Image: ET-122 in VAB
NASA
The external fuel tank for NASA's final scheduled space shuttle mission is moved into the Vehicle Assembly Building at Kennedy Space Center in Florida on Tuesday. The tank is to be attached to Endeavour for its flight to the International Space Station in February. Although Endeavour's mission is currently the last shuttle flight on the schedule, another flight (by Atlantis) would be added if Congress authorizes the money.
By Correspondent
NBC News
updated 9/29/2010 12:00:04 PM ET 2010-09-29T16:00:04
Commentary

Troubled NASA leaders say Wednesday's scheduled vote in the House could clarify the space agency's future and save 2,500 immediate high-tech jobs.

Those concerned are hopeful that House lawmakers will approve the NASA authorization bill already approved by the Senate.

"For the sake of providing certainty, stability and clarity to the NASA work force and larger space community, I felt it was better to consider a flawed bill than no bill at all," said Rep. Bart Gordon, D-Tenn., chairman of the House Science and Technology Committee that oversees NASA policy.

The Senate's NASA plan calls for building an early heavy lift rocket, which insiders say is a win-win because it does several critical, strategic things for the future of human spaceflight:

  • It allows America to fly beyond low Earth orbit by 2016 and opens up the possibility to reach multiple destinations throughout the solar system, including the moon, asteroids, Mars and gravitational balance points in deep space. All these destinations are touched upon in President Barack Obama's plan for NASA spaceflight.
  • It serves as a bridge for the veteran launch team at Florida's spaceport to transition from the space shuttle to the future — "and not to repeat the mistakes President Nixon made following the Apollo moon landings," a veteran launch director said.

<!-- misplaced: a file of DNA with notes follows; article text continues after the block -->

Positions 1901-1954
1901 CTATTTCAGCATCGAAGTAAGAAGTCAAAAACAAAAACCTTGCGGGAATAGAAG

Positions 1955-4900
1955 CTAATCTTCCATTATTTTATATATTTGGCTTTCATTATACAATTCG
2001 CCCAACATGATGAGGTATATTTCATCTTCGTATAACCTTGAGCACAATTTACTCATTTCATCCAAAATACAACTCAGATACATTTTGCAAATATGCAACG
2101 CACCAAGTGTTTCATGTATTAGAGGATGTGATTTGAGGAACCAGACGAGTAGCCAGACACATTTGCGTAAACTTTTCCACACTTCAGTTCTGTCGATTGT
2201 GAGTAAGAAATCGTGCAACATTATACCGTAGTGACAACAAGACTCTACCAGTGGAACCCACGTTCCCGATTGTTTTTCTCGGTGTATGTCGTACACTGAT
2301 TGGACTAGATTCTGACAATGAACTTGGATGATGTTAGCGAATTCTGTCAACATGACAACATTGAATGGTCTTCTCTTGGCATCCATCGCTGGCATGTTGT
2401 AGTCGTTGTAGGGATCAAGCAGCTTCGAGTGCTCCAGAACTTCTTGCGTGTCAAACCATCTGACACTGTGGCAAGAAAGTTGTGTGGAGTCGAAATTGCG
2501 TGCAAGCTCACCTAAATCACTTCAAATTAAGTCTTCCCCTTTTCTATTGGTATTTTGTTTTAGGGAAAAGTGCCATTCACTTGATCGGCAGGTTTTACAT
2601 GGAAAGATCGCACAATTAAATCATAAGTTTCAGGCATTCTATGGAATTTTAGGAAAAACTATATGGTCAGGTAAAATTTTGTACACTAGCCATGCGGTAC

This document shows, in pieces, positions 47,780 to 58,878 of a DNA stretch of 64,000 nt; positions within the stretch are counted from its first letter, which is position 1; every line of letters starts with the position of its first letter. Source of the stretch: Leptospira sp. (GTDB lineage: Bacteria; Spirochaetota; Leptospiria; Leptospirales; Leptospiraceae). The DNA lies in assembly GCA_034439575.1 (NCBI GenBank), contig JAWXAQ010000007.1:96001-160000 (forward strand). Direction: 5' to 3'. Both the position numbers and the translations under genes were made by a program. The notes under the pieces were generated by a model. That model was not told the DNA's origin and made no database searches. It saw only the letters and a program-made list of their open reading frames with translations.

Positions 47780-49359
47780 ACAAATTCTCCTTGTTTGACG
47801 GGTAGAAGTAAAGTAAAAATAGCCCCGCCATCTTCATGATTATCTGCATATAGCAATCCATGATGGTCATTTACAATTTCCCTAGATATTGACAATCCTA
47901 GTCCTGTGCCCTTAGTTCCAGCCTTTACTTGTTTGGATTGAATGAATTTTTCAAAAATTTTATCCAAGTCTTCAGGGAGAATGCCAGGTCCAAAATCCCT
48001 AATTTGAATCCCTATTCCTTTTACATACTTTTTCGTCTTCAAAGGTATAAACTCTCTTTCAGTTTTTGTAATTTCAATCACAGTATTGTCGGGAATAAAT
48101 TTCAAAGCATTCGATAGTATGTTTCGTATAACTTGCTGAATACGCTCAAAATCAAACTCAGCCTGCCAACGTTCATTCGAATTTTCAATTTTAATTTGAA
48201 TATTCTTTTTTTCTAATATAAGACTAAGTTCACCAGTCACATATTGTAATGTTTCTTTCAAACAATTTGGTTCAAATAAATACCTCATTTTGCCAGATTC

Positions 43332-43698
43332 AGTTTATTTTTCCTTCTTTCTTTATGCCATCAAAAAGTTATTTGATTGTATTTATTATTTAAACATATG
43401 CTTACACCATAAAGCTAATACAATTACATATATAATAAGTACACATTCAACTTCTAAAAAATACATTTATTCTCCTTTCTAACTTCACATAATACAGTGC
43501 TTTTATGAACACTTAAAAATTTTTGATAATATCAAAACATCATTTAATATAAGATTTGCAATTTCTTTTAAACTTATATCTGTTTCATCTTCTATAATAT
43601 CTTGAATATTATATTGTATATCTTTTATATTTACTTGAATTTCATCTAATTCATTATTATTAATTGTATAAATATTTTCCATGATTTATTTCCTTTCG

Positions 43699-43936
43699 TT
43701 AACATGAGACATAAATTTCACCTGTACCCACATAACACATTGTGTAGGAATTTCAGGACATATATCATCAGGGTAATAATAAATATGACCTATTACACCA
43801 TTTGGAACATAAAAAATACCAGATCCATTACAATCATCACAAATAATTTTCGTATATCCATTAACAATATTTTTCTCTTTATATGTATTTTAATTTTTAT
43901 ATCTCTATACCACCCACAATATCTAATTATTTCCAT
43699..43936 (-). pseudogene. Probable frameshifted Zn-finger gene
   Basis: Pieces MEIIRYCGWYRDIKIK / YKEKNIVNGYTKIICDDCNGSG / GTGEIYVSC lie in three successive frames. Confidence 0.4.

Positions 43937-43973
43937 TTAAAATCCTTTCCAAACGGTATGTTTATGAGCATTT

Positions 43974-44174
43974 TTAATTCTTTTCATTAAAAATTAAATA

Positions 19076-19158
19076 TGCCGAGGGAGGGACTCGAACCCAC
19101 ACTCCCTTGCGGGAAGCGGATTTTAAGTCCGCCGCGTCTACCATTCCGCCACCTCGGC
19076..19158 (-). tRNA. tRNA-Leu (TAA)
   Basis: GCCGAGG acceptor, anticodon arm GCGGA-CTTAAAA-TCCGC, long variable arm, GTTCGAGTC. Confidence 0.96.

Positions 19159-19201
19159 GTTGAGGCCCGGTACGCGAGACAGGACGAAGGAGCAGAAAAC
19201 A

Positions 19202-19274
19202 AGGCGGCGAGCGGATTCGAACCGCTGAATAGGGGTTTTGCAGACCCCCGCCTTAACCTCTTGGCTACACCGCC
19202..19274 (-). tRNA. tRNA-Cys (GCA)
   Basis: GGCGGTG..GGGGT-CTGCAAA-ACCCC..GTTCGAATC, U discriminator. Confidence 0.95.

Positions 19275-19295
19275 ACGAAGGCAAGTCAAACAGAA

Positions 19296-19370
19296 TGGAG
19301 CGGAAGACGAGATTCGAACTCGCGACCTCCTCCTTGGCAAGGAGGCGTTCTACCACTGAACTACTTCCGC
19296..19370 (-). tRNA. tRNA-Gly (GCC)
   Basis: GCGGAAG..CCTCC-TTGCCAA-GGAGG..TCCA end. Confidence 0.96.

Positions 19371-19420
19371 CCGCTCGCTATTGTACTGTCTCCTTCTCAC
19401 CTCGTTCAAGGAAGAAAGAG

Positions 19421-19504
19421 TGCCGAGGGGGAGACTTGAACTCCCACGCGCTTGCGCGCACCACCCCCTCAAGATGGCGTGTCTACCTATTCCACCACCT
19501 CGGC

• Specifically, the Senate plan would generate 2,500 high-tech near-term jobs to enable test flights as early as 2013.
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At this point the Senate's plan would retain a seasoned, well-trained launch team instead of seeing this highly skilled workforce relocate to other high-tech fields.

The House authorization vote is expected to come Wednesday afternoon or evening. Because of the special rules that govern the vote, a two-thirds majority is required for approval. A separate NASA appropriations bill is likely to be considered after the November elections.

Jay Barbree is NBC News' Cape Canaveral correspondent and the only reporter who has broadcast every mission flown by American astronauts for the same television network. He is also the author of numerous books about space exploration, including his latest work, "Live from Cape Canaveral."

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Explainer: Out-of-this-world destinations

  • NASA

    We are headed to Mars ... eventually. But first we need the rocket technology and human spaceflight savvy to get us there safely and efficiently. And the best way to do that is to visit places such as asteroids, our moon, a Martian moon and even no man's lands in space called "Lagrange points," NASA administrator Charles Bolden explained during the unveiling of the agency's revised vision for space exploration.

    The vision shifts focus away from a return to the moon as part of a steppingstone to Mars in favor of what experts call a "flexible path" to space exploration, pushing humans ever deeper into the cosmos.

    Click the "Next" label to check out six other potential destinations astronauts may visit in the years and decades to come en route to Mars.

    — John Roach, msnbc.com contributor

  • Lessons to learn on the space station

    NASA

    The cooperation required to build and maintain the International Space Station will be a key to propelling humans on to Mars, according to Louis Friedman, co-founder of The Planetary Society. The society is a space advocacy organization that supports the flexible path to space exploration. In fact, the space station itself could be a training ground for Mars-bound astronauts.

    Astronauts can spend ever longer blocks of time on the station to gain experience in long-duration flights, for example. They could also practice extravehicular activities akin to those expected on a Mars mission, Friedman noted.